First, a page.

Just as vector addition can be expressed via concatenation of arrows, group multiplication can be described by concatenation of directed edges. Indeed, for any , the vertices can be connected by the following triangular diagram:
In a similar spirit, inversion is described by the following diagram:
We make the pedantic remark though that we do not consider a edge to be the reversal of the edge, but rather as a distinct edge that just happens to have the same initial and final endpoints as the reversal of the edge. (This will be of minor importance later, when we start integrating “-forms” on such edges.)
A fundamental operation for us will be that of gluing two diagrams together.
Lemma 1 ((Labeled) gluing) Let be two diagrams of a given group . Suppose that the intersection of the two diagrams connects all of (i.e. any two elements of are joined by a path in ). Then the union is also a diagram of .
Proof: By hypothesis, we have graph homomorphisms , . If they agree on then one simply glues together the two homomorphisms to create a new graph homomorphism . If they do not agree, one can apply a left translation to either or to make the two diagrams agree on at least one vertex of ; then by the connected nature of we see that they now must agree on all vertices of , and then we can form the glued graph homomorphism as before.
The above lemma required one to specify the label the vertices of (in order to form the intersection and union ). However, if one is presented with two diagrams with unlabeled vertices, one can identify some partial set of vertices of with a partial set of vertices of of matching cardinality. Provided that the subdiagram common to and after this identification connects all of the common vertices together, we may use the above lemma to create a glued diagram .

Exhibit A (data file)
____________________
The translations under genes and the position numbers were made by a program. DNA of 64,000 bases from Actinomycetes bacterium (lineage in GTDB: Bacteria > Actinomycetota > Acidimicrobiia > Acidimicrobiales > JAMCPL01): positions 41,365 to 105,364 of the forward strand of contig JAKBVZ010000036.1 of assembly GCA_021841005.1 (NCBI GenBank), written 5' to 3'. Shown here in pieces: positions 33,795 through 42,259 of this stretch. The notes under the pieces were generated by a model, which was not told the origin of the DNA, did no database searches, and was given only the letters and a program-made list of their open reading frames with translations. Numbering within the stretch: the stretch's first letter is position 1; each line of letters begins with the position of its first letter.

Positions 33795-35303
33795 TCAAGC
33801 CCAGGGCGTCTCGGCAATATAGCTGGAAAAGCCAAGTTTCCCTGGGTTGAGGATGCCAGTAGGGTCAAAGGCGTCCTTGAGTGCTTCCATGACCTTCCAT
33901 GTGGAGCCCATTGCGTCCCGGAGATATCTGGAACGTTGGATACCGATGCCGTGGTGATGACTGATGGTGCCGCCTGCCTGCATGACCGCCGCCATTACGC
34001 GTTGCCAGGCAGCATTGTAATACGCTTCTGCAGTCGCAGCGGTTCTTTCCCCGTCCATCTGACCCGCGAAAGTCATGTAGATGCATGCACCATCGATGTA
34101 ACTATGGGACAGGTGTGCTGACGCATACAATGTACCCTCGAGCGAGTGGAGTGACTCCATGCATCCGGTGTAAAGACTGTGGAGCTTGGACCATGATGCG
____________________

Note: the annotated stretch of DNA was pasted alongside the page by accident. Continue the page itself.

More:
For instance, if a diagram contains two of the three edges in the triangular diagram in Figure 4, one can “fill in” the triangle by gluing in the third edge:
One can use glued diagrams to demonstrate various basic group-theoretic identities. For instance, by gluing together two copies of the triangular diagram in Figure 4 to create the glued diagram
and then filling in two more triangles, we obtain a tetrahedral diagram that demonstrates the associative law :
Similarly, by gluing together two copies of Figure 4 with three copies of Figure 5 in an appropriate order, we can demonstrate the Abel identity :
In addition to gluing, we will also use the trivial operation of erasing: if is a diagram for a group , then any subgraph of (formed by removing vertices and/or edges) is also a diagram of . This operation is not strictly necessary for our applications, but serves to reduce clutter in the pictures.
If two group elements commute, then we obtain a parallelogram as a diagram, exactly as in the vector space case:
In general, of course, two arbitrary group elements will fail to commute, and so this parallelogram is no longer available. However, various substitutes for this diagram exist. For instance, if we introduce the conjugate of one group element by another, then we have the following slightly distorted parallelogram:
By appropriate gluing and filling, this can be used to demonstrate the homomorphism properties of a conjugation map :
Another way to replace the parallelogram in Figure 10 is to introduce the commutator of two elements, in which case we can perturb the parallelogram into a pentagon:
We will tend to depict commutator edges as being somewhat shorter than the edges generating that commutator, reflecting a “perturbative” or “nilpotent” philosophy. (Of course, to fully reflect a nilpotent perspective, one should orient commutator edges in a different dimension from their generating edges, but of course the diagrams drawn here do not have enough dimensions to display this perspective easily.) We will also be adopting a “Lie” perspective of interpreting groups as behaving like perturbations of vector spaces, in particular by trying to draw all edges of the same colour as being approximately (though not perfectly) parallel to each other (and with approximately the same length).